B. Teaching to Meet the Needs of Pupils. An objective focussed on elements of this objective and designed to improve the progress and attainment of disadvantaged pupils is a school priority. This objective is to close the gap between disadvantaged pupils (i.e. Those who receive the pupil premium) and their non- disadvantaged peers. Again, the size of the group depends on the responsibilities of the teacher.
C. A personalised CPD objective derived from the teachers self review against the teaching standards and reflection on the past school year. This may derive from the review of objectives from the previous year or from an NQT final assessment. In some cases the development area may be proposed by the reviewer.
D. A leadership objective centred on an area of responsibility dependent on the teacher’s role. St Gregory’s is a faith school and this objective aligns to one of four areas:
- Spiritual Capital
- Mission Integrity
- Servant Leadership
For each of these objectives we record the key actions, intended outcomes and timescale. We also agree the success criteria and evidence that will form the basis of the review. CPD requirements for fulfilling objectives are also recorded. There is an interim meeting part way through the year to check progress.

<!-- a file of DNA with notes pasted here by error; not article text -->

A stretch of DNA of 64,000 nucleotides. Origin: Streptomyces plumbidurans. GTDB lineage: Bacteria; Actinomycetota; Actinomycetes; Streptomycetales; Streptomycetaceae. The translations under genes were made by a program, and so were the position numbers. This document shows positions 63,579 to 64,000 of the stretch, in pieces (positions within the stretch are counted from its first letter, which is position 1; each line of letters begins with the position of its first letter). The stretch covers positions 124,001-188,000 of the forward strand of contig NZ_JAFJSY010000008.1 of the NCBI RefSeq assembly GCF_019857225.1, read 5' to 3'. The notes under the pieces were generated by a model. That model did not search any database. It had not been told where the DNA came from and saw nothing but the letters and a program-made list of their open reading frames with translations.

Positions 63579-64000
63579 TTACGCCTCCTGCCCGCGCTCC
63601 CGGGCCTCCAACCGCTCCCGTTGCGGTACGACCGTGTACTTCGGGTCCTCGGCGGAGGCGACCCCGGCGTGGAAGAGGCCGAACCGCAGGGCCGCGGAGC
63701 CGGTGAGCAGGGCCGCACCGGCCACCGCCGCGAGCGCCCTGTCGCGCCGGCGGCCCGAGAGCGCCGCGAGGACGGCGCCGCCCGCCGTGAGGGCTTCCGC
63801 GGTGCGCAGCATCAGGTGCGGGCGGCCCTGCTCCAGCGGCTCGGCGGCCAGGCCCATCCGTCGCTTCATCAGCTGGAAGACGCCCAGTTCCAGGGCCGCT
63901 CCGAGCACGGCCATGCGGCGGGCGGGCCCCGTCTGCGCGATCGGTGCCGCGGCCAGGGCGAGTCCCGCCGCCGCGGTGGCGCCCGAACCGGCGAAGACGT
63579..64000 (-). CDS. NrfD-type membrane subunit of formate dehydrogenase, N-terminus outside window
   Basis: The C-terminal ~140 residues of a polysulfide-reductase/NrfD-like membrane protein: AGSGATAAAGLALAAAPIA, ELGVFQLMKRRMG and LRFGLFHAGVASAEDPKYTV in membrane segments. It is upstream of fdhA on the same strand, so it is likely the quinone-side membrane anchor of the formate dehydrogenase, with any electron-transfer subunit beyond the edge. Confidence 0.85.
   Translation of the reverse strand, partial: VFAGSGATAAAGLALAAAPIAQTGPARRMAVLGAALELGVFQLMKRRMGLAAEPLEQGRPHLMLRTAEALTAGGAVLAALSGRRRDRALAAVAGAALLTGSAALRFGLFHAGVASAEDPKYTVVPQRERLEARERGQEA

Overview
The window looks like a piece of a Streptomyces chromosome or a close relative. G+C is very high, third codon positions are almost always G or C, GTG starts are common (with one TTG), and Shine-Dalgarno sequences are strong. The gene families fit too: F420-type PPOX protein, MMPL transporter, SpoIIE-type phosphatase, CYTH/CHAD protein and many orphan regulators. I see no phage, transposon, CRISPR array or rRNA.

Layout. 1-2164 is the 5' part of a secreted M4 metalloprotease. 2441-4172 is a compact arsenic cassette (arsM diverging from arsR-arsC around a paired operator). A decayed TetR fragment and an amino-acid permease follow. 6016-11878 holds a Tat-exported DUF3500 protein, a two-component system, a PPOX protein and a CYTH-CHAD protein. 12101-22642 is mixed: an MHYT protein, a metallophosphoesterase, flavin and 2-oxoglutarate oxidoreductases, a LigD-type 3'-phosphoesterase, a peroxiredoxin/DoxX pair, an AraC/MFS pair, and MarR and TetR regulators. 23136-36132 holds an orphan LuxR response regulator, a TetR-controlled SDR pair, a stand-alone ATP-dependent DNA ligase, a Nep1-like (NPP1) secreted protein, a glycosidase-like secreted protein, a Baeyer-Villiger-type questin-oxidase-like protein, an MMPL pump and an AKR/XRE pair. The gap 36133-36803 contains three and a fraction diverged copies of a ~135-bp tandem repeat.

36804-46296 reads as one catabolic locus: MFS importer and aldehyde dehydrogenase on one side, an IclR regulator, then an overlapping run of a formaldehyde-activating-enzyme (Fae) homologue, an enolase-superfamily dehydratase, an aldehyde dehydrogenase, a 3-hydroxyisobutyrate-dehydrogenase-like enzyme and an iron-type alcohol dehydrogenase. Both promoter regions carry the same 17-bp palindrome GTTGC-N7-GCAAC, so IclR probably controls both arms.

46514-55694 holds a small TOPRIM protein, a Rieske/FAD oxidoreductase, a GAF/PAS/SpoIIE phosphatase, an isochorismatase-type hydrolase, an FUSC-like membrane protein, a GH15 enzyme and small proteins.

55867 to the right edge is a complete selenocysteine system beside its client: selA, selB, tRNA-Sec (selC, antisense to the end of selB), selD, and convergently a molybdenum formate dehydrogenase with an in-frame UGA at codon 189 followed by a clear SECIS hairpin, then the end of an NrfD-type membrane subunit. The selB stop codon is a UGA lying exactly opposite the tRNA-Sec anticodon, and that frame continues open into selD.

That is what we are planning for this year. I’m interested in how this compares with what other schools do and welcome any constructive comments.
This was my first post, originally written in November 2014. Following a request, I added an update in April 2016.
Lesson observation is a contentious topic. Is it unduly stressful? Should it be graded? Is it even valid? Recently, I have been trying to give more effective observation feedback. This is in part prompted by Ofsted’s move not to give grades. I have also reflected on training I and colleagues received from Ofsted inspector Mary Myatt.
Observations are important and one part of the range of evidence informing us about the quality of teaching. I believe it’s most important role is developmental, as a tool to improve teaching rather than just measure it. I therefore tend to the view that giving a grade in feedback can distract from an effective pedagogic discussion. However, I think openness is important: is it right to form a judgement but not communicate it to the teacher? I believe the answer is that single observations are valid but do not in isolation have sufficient reliability to justify a grade. That reliability comes from cross-referencing a range of evidence. A grade can justifiably be attached to this evidence in its entirety.